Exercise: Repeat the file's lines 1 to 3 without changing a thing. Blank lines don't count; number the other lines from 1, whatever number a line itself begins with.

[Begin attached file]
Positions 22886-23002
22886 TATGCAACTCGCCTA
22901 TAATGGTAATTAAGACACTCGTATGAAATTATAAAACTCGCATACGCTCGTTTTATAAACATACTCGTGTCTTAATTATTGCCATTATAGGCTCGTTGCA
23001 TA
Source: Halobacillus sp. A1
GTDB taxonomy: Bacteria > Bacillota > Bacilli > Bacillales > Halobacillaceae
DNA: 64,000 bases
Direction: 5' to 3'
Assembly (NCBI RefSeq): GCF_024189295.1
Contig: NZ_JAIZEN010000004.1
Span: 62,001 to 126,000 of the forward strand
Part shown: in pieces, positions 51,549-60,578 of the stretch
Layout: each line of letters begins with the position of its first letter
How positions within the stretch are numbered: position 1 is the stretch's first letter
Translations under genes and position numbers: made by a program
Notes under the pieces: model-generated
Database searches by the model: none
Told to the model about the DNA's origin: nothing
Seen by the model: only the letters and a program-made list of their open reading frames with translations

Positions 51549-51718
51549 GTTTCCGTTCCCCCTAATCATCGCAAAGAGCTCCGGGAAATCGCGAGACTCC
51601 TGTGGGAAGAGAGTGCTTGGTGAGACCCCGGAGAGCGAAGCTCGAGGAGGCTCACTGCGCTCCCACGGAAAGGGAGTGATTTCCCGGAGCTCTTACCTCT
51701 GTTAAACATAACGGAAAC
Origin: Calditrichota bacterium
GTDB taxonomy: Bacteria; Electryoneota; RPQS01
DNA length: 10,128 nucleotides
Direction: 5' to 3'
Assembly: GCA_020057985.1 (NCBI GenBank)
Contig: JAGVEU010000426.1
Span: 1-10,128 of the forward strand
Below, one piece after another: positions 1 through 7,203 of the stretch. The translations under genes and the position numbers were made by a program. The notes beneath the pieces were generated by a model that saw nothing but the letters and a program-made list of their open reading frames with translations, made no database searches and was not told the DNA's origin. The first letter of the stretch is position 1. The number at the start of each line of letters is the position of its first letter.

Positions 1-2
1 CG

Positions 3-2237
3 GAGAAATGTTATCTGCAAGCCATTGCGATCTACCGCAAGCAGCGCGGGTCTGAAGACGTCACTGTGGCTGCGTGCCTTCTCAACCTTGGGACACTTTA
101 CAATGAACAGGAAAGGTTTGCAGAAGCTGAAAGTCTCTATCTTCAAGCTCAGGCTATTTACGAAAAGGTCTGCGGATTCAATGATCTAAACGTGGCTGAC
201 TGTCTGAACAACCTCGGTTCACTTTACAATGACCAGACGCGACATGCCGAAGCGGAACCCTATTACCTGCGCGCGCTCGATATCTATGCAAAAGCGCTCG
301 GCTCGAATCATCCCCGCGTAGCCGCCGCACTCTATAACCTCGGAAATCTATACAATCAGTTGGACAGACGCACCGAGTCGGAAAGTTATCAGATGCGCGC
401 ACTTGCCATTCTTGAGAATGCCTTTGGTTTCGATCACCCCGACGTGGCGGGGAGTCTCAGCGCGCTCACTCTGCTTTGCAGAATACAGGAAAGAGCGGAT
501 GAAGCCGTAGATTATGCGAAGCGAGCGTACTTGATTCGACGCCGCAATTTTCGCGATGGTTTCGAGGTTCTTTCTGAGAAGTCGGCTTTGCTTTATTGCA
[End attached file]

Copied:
Positions 22886-23002
22886 TATGCAACTCGCCTA
22901 TAATGGTAATTAAGACACTCGTATGAAATTATAAAACTCGCATACGCTCGTTTTATAAACATACTCGTGTCTTAATTATTGCCATTATAGGCTCGTTGCA